Question: How can I increase my energy levels? I always seem to feel tired.
Amelia’s Answer: Low energy or fatigue is one of the most common concerns of my clients. I think the key is to try to work out what is zapping our energy, as there are all sorts of different causes. Once we target the root cause (or causes), energy generally starts to improve.
To start with, however, it’s worth checking in with your doctor, as there are some medical conditions, including low iron levels or thyroid dysfunction for example, that can lead to low energy. An appropriately qualified nutritionist or nutritional therapist would also be able to help identify underlying deficiencies in certain nutrients, and tailor recommendations to your specific needs, although this is not a replacement for medical attention where necessary.
In general, however, some of the more common lifestyle-related energy drainers I see include the following;
Sugar – fluctuating blood sugar and insulin levels can leave us feeling exhausted. Try cutting back on refined sugar, excessive fruit sugars (particularly from juices, smoothies and dried fruit – less so whole fruits) and refined, white grains (bread, pasta, rice etc.). Make sure that when you have carbohydrates (ideally minimally refined ones), you are enjoying them alongside a source of fat and protein too, to help reduce their immediate blood sugar impact.
Too much caffeine – this is a tricky one, because we can get caught in a vicious cycle. We feel tired, so we drink caffeine, but when this wears off we need even more caffeine to feel normal again. We can build a tolerance to caffeine. So try starting to gradually cut down caffeine consumption, switching to decaffeinated herbal teas or infused water instead. Read more about caffeine intake here.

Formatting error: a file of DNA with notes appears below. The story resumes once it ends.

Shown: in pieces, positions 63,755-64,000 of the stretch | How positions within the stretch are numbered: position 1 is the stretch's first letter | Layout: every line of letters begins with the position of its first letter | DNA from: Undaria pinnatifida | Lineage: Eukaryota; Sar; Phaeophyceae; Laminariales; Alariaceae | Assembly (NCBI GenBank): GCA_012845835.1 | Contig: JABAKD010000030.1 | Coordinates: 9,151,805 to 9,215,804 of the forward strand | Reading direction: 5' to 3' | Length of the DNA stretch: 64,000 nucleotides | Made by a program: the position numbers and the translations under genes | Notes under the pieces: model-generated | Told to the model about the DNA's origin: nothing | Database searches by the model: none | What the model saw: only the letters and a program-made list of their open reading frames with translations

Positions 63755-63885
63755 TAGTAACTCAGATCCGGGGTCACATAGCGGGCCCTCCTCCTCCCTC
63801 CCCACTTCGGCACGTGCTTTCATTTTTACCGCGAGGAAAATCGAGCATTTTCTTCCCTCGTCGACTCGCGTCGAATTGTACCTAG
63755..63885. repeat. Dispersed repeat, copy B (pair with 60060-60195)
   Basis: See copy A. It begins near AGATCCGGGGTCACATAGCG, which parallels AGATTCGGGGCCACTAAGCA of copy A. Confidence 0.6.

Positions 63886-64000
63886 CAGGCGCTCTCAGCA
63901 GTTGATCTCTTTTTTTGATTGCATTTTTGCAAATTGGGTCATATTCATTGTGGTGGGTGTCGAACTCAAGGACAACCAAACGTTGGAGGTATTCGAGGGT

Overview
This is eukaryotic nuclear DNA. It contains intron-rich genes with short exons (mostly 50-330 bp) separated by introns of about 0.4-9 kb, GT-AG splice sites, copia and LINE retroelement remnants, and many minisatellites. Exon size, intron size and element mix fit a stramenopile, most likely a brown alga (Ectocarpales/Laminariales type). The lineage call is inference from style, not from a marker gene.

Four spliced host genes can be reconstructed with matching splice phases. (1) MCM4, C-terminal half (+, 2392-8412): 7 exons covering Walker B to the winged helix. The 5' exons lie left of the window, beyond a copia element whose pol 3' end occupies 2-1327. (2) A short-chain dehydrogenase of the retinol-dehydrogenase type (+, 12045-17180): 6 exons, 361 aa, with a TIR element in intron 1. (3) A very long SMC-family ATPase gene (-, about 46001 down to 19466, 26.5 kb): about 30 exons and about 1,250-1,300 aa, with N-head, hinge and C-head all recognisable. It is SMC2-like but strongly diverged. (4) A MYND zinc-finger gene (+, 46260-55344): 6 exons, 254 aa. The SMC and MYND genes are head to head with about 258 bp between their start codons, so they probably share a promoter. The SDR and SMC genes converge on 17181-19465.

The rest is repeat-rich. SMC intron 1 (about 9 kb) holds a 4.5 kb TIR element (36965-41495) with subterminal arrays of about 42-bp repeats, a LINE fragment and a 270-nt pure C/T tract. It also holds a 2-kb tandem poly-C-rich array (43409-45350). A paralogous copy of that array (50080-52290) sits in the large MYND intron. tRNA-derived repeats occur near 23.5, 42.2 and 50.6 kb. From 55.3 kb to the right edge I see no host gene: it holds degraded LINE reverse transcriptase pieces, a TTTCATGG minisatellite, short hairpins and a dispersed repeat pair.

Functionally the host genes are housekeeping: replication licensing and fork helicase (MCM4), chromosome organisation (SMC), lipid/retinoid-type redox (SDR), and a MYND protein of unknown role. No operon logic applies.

Stress. Existing in a state of chronic stress is extremely depleting. Living in ‘fight or flight’ mode for much of the time inevitably drains our energy levels. The solution? Dig deeper into the causes of stress. Seek professional help if necessary. Actively find ways to manage stress levels, on a daily basis. Exercise, sleep and eat well. Ask for support. Stay connected to friends and family. You know what works best for you, so give yourself permission to take the time and resources required to put a few strategies in place to help yourself.
Poor sleep. Sometimes it’s not just low energy we’re feeling, it’s tiredness. Is your sleep quality good? Do you feel refreshed on waking? Do you consistently get 7-8 hours of sleep a night (not just time in bed?). Take a look at this article for some simple strategies to help support better sleep.
Overuse of technology (especially in the evenings and before bed). Try a ‘technology sundown’, where all your devices are switched off an hour before you sleep. Allow yourself the grace of being disconnected for a while. It allows our minds to also disconnect and relax. If that feels unrealistic, start with 10 minutes and work up from there. Try not to use your mobile phone as an alarm clock, I use this sunrise clock to gently wake me in the morning.
Not drinking enough water. Dehydration can be a potential cause of fatigue and poor concentration. Try to drink enough for your urine to be a pale yellow throughout the day.
Not eating a nourishing, balanced diet – for our energy to function on ‘max’ we need a diet jam-packed with all the vitamins, minerals and macronutrients (carbohydrates, proteins and fats) that our body needs. Following the principles set out in my books should help you make great strides towards achieving this goal. But the bottom line is that energy production is a physiological process, and that process needs a ready supply of nutrients to work optimally. Good food helps to support good energy.
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Please note that the information on this website is provided for general information only, it should not be treated as a substitute for the medical advice of your own doctor or any other health care professional providing personalised nutrition or lifestyle advice. If you have any concerns about your general health, you should contact your local health care provider.
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